University of Aberdeen press release.
Animals are more likely to mate in warmer environments, a study published in the Animal Ecology Journal, analysis of the impact of climate change on reproductive behavior found.
Examination of the impact of temperature changes on 22 species suggests that animals are more likely to mate at higher temperatures, contrary to what was expected. Researchers from the University of Aberdeen analyzed a wide variety of animals such as geckos, frogs, butterflies, dragonflies, birds and marine life.
The aim of the research was to increase understanding of the potential impacts of climate change on mating patterns in animals.
There is an urgent need to understand how populations will react to rising temperatures
Dr Natalie Pilakouta, senior lecturer in animal behavior and conservation at the School of Biological Sciences, said: “Our results suggest that climate change may not have as adverse an effect on animal reproduction as we might assume. . Contrary to what we expected, our main finding is that animals are more likely to mate at higher temperatures.
“Previous research has typically focused on a single species, making it difficult to generate broad predictions of how animal populations will respond to climate change. This study, by contrast, has pooled data from a range of studies published data allowing us to detect common patterns between species. As a result, this has provided us with a powerful tool to better understand the effects of rising temperatures on natural populations.”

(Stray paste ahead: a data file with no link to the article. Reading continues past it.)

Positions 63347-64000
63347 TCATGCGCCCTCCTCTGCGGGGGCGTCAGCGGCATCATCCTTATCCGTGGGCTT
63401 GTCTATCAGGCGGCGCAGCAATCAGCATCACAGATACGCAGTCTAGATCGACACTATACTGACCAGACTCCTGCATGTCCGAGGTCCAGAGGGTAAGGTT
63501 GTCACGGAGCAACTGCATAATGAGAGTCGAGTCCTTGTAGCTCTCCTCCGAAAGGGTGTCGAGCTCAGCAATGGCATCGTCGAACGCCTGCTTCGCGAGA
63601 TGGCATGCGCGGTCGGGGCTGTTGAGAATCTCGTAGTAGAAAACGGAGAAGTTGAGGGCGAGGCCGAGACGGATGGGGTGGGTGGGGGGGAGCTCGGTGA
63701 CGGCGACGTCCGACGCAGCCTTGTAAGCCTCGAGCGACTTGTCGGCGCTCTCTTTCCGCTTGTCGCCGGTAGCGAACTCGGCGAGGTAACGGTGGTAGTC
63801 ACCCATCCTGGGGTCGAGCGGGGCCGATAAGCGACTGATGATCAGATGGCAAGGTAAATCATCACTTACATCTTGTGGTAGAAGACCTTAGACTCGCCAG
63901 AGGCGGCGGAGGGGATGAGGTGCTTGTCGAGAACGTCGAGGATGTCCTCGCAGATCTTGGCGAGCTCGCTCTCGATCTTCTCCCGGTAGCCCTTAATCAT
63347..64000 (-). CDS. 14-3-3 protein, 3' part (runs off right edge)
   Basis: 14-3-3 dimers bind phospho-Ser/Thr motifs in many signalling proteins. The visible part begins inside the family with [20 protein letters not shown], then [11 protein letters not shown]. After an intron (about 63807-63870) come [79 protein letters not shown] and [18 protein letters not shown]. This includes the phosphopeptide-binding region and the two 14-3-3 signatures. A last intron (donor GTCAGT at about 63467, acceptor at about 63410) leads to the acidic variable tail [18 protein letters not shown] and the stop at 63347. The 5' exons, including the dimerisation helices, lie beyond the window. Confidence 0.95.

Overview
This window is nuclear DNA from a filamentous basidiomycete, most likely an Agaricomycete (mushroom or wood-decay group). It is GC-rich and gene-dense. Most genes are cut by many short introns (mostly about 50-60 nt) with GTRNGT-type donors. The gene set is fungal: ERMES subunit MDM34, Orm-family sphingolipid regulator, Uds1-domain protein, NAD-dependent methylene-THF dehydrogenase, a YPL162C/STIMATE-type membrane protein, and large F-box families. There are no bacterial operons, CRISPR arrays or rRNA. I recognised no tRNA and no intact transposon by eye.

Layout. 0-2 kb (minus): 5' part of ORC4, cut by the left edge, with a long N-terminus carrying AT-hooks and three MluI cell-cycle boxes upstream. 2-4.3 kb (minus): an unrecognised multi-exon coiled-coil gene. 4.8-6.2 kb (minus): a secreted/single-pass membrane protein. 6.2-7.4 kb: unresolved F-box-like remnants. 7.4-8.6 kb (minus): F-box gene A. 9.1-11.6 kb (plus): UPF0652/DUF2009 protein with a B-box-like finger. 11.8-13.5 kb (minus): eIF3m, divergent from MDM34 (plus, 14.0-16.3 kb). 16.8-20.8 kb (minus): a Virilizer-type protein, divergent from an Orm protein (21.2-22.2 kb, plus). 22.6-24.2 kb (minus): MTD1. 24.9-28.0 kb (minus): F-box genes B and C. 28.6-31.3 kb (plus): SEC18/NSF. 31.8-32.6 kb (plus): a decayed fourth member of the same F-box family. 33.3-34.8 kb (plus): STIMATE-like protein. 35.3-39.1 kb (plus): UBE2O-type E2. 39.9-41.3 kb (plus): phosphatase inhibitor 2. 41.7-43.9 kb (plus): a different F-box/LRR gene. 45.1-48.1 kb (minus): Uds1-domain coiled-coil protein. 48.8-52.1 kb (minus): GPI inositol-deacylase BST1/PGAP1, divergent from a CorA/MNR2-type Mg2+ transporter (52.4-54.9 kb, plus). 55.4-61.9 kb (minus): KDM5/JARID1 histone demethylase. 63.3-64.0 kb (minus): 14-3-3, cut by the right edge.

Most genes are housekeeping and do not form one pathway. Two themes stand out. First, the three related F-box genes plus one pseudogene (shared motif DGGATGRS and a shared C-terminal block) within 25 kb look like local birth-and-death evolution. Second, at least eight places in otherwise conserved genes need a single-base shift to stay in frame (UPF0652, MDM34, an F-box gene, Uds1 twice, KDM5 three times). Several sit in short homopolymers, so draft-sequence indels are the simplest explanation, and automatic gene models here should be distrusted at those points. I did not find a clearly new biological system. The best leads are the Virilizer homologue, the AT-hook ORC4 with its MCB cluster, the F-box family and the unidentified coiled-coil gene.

Published in the British Ecological Society’s Journal of Animal Ecology the results could help scientists predict the impact climate change will have on animal reproduction. It will also help to understand how populations can adapt to a warming world.
Dr Pilakouta added: “In light of global climate change, there is an urgent need to understand how people will respond to rising temperatures. Understanding the effects of temperature changes on mating behavior is particularly important, given its implications for population viability.
Animals may be more likely to mate at higher temperatures
“Our research looked at 53 studies from around the world, including Asia, North America, Australia and the UK, and is the first study of its kind. Disruption of animal populations due to human activity is a major conservation concern and this study is important to help us understand these effects.
“Our results suggest that animals might be more likely to mate at higher temperatures, but we don’t yet know what the effect might be on the number of offspring produced or how well those offspring survive.”
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